October 27, 2020
TORONTO, ON – CUPE Ontario, SEIU Healthcare and Unifor held a joint press conference on Tuesday morning, calling on the Ontario government to legislate a minimum care standard of four hours of hands-on care in long-term care homes by immediately passing Bill 13, the Time to Care Act.
Based on the latest pre-pandemic calculations by the Ontario Health Coalition, Ontario’s long-term care homes average about 2.7 hours of daily care. The calculation is based on worked hours of care, as opposed to paid hours.
“We need to give seniors in Ontario a guaranteed care standard to help enhance the quality of working and living conditions in long term care. The lack of a staffing standard means that the care levels are left up to the individual facilities to establish, and we know that virtually across the province, staffing levels are dangerously low. It’s high time the government takes action by passing Bill 13,” said Candace Rennick, Secretary-Treasurer of CUPE Ontario.
The legislation, an NDP private member’s bill introduced by Teresa Armstrong, will be debated during second reading on Wednesday evening. The unions echoed the recommendations of the government’s own staffing advisory panel report released in July, and last week’s interim report by the Long-Term Care Commission. Both reports called for the implementation of a four-hour minimum care standard, with the latter stressing its immediacy.
“Families, experts, and frontline workers all agree that current staffing levels are too low to deliver quality care for our most vulnerable in long-term care. Inaction means denying seniors dignity and it means unsafe workplaces for health care workers. It doesn’t have to be this way,” said Sharleen Stewart, president of SEIU Healthcare. “Bill 13 would afford frontline staff the time necessary to do the job well and do it safely. My message to the Ontario government and all members of the Legislative Assembly: pass this bill and give workers the time to care.”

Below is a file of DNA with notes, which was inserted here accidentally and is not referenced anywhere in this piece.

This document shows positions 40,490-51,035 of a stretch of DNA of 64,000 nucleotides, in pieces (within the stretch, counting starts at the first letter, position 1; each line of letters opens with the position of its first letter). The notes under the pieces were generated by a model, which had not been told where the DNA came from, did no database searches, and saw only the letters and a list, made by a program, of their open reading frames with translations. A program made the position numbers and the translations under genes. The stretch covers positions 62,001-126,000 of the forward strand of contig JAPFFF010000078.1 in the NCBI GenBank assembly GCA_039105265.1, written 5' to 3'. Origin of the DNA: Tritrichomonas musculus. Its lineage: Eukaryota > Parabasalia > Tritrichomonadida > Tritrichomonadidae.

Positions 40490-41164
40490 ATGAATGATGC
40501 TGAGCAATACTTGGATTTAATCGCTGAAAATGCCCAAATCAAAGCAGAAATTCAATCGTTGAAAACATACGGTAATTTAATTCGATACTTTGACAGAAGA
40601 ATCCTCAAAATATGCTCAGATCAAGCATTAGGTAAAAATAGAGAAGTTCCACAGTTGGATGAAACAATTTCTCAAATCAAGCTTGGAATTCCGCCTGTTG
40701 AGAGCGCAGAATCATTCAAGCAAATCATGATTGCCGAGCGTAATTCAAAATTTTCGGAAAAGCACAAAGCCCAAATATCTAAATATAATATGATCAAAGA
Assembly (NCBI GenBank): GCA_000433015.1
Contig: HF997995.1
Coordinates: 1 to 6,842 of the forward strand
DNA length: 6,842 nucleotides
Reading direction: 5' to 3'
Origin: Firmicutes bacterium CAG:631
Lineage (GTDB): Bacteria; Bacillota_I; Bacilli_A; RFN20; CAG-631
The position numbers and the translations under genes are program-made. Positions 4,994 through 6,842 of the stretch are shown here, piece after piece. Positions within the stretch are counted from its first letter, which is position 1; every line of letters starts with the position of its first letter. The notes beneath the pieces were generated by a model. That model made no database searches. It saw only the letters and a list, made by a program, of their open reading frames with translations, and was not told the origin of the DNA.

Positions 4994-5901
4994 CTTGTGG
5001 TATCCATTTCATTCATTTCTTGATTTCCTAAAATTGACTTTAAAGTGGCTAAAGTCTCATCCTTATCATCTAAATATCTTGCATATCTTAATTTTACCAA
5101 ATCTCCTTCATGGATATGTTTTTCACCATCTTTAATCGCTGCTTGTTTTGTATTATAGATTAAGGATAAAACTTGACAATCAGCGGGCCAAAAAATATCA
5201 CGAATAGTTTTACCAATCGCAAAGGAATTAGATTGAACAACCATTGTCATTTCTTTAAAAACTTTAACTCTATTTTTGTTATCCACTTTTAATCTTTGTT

“For years, health care workers, residents, their families and even opposition conservative MPPs in 2017 called for a legislated minimum standard of care in long-term care,” said Katha Fortier, Assistant to Unifor National President. “Bill 13 will finally implement long overdue improvements in these facilities and we expect the government to set partisanship aside to show those who live and work in long-term care the respect they deserve.”
Unions leaders were joined at the media conference by Dr. Pat Armstrong, the distinguished professor of sociology at York University, who has been researching long-term care for over two decades. Dr. Armstrong and 24 other academics recently released an open letter to the Ontario legislature, calling for action on Bill 13.
“COVID-19 has created a consensus on what research has been saying for decades; namely, without sufficient staff neither residents nor staff are safe, let alone thriving,” said Dr. Armstrong. “Recent research shows that staffing levels are strongly associated with COVID-19 outbreaks in long-term care, emphasizing the importance of moving quickly to achieve these minimums.”
Ontario’s long-term care sector has not had a minimum care standard since the Ontario Progressive Conservative government eliminated it in 1996. Since then, healthcare unions and multiple advocacy groups have consistently called for a restoration of the staffing requirement. The Ontario Long-Term Care Association, which mainly represents for-profit providers, has consistently opposed a care standard.